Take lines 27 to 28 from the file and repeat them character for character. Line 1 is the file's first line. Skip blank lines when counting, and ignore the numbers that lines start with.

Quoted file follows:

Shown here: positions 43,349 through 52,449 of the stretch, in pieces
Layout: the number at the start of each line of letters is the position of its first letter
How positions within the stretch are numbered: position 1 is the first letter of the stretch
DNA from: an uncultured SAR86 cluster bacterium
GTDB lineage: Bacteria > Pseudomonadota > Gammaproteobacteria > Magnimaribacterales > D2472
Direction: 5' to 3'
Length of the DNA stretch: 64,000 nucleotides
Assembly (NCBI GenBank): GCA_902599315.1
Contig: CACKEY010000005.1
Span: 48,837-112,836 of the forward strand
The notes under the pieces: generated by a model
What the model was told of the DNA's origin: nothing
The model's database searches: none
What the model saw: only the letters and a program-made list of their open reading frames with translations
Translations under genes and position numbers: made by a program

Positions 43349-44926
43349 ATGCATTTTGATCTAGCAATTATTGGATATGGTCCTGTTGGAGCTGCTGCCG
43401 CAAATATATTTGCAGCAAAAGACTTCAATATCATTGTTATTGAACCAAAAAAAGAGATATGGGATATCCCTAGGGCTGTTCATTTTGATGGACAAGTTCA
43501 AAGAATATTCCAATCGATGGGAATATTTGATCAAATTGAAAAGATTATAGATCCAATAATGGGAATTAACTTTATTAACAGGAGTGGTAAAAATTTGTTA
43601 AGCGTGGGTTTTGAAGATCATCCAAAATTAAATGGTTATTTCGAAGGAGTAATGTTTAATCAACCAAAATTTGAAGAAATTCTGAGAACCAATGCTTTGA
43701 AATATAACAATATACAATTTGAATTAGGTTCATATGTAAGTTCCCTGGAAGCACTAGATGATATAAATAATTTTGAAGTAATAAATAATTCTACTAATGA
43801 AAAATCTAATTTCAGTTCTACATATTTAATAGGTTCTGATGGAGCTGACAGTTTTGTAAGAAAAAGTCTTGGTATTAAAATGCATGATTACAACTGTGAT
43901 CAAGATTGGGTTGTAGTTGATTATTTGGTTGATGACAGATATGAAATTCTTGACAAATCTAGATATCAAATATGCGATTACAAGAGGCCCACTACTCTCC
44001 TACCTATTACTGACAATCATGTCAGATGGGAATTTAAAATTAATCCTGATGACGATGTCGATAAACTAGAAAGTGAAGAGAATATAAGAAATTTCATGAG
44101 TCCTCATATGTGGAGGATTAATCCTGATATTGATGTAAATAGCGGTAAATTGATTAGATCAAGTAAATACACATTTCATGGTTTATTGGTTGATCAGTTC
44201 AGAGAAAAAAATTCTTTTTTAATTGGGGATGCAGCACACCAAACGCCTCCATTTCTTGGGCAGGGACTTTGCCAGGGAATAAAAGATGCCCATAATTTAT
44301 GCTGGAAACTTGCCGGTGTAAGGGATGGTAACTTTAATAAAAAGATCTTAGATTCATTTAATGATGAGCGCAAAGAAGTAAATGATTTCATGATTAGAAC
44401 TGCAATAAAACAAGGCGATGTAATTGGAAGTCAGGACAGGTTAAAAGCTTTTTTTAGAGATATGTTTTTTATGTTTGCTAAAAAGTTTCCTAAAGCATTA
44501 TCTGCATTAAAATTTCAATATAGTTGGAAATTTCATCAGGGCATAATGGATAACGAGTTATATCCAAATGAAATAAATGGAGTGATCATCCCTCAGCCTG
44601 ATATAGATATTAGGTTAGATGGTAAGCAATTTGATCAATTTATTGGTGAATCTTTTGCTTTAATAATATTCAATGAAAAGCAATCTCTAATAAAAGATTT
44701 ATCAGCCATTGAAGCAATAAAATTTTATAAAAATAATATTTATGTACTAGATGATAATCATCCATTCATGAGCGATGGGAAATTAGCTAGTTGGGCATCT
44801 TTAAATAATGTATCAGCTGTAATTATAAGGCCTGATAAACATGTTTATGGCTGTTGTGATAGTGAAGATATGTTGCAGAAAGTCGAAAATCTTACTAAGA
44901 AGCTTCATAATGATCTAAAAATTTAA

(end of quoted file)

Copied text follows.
44301 GCTGGAAACTTGCCGGTGTAAGGGATGGTAACTTTAATAAAAAGATCTTAGATTCATTTAATGATGAGCGCAAAGAAGTAAATGATTTCATGATTAGAAC
44401 TGCAATAAAACAAGGCGATGTAATTGGAAGTCAGGACAGGTTAAAAGCTTTTTTTAGAGATATGTTTTTTATGTTTGCTAAAAAGTTTCCTAAAGCATTA